Paul Jeanjean .... equestrian advisor
Jean-Claude Le Bras .... gaffer
Laurence Lemaire-Bazi .... script supervisor (as Laurence Lemarie)
Josette Oberson .... administrator

Production CompaniesDistributors

Additional Details

Also Known As:
"Touche pas à la femme blanche" - France (original title)
See more »
108 min
Color (Eastmancolor)
Aspect Ratio:
1.66 : 1 See more »
Sound Mix:
Filming Locations:

Did You Know?

Marie-Hélène de Boismonfrais:What I don't understand is the Indian's attitude. It's obvious that the Lord gave this land to white men so they could settle here, so why do they resist?
George A. Custer:Because they're savages. They're savages. I sometimes feel they're possessed by demons.
Marie-Hélène de Boismonfrais:May God preserve us from that!
George A. Custer:God and the Seventh Cavalry!
See more »
Movie Connections:
Edited into Marcello, una vita dolce (2006)See more »
Gary OwenSee more »


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6 out of 7 people found the following review useful.
General Custard Pie in the Face, 10 December 2009
Author: bobc-5 from Annandale, VA

Several tribes of Native Americans have taken up residence in a large excavation in the center of modern day Paris. Meeting nearby in an ornate domed room, some wealthy industrialists decide that the savages are impeding progress and must be exterminated. After successfully bribing the head of the army, General Custer is brought in to lead the effort. A portrait of their President, Richard Nixon, seems to watch over them from everywhere.

Made in the early 1970s, this surreal black comedy is usually interpreted as a scathing commentary on America's involvement in Vietnam, but I didn't see it that way. There is nothing in the film which significantly corresponds to the Vietnam conflict, and the few American symbols which show up are so awkwardly out of place and the characters exaggerated in such a ludicrous manner that it had the effect of constantly reminding me that this wasn't really about Americans. I can't claim to know how the European audience for which it was intended would have viewed it, but I saw it as a satirical look at European racism and colonialism (which, of course, would ultimately include both the genocide of Native Americans and the conflict in Vietnam) and a left-wing allegory of capitalism in which the Native Americans represent the oppressed working classes.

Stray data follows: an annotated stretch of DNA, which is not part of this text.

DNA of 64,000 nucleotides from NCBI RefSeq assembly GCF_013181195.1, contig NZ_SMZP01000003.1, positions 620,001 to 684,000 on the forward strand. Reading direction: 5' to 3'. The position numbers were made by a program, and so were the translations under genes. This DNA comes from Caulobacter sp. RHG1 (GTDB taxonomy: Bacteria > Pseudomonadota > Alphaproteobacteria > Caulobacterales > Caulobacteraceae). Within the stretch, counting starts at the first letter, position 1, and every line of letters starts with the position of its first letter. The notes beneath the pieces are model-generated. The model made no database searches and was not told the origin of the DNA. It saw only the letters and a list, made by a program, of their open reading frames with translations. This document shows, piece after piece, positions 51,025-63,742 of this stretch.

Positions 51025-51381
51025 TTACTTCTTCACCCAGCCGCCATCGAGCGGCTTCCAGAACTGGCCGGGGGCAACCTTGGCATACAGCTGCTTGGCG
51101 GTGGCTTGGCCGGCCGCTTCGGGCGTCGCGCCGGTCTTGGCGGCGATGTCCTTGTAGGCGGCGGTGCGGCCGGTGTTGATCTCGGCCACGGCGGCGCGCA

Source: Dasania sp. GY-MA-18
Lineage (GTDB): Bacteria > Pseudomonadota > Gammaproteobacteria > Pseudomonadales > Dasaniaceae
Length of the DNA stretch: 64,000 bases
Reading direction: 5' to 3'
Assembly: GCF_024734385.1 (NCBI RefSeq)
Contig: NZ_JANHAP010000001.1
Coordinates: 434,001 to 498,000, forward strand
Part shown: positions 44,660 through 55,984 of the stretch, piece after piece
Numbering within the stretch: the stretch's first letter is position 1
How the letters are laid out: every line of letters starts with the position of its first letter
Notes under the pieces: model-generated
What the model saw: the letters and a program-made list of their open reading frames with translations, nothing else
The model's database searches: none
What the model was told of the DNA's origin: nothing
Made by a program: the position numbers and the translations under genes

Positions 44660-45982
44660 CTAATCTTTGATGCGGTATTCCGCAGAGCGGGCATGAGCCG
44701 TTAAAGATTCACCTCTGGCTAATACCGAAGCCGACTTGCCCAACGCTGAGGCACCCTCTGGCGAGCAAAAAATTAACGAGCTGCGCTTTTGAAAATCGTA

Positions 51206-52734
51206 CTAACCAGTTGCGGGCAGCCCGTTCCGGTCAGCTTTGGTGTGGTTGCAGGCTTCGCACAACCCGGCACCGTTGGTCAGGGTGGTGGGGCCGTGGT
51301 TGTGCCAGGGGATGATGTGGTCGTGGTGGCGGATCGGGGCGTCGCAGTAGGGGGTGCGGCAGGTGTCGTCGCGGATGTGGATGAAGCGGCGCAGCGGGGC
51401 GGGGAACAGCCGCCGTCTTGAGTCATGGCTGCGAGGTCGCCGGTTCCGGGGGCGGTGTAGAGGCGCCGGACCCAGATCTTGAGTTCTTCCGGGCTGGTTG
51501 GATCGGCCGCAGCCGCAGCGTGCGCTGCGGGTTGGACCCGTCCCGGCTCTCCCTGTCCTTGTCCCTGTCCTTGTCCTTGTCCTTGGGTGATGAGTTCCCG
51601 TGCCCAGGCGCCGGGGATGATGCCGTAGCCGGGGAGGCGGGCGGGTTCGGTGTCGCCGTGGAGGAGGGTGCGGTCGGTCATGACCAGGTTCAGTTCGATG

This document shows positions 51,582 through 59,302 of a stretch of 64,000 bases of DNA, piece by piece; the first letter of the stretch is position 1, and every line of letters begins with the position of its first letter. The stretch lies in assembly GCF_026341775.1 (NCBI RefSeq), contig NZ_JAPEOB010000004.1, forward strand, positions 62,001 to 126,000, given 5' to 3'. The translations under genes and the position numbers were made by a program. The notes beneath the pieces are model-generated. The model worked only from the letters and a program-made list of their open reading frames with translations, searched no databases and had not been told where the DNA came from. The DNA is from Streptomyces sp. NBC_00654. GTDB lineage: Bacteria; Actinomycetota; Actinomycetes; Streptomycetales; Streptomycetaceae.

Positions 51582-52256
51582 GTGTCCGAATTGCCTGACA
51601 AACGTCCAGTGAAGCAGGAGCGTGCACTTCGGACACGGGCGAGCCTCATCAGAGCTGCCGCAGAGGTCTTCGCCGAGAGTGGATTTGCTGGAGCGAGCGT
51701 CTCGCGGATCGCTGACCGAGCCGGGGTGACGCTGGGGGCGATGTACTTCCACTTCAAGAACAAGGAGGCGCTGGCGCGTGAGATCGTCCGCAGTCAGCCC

As a social/political satire, it achieves it's greatest success in depicting an absolute and brutal racism without being didactic or calling unnecessary attention to it. The most interesting character is Custer's Indian scout. Moving freely among both European and Native American societies, he is detested by both groups and detests both of them in return. The title of the film comes from Custer's constant reminders of the many things which the scout, being an Indian, is not allowed to do. When asked by another Native American why he hates Custer so much, the scout replies "because he treats me like... an Indian". The pause in delivering the line and the comic reaction of both characters afterward is handled exceptionally well.

All in all, the film's success as a left-wing critique of capitalism/colonialism is limited because so many of its clever subtleties get lost in the comedic noise. As a satire on American imperialism it fares much more poorly, coming dangerously close to being little more than a partisan screed. It does, however, achieve moderate success at being an entertaining absurdist farce with excellent comedic performances by the lead actors.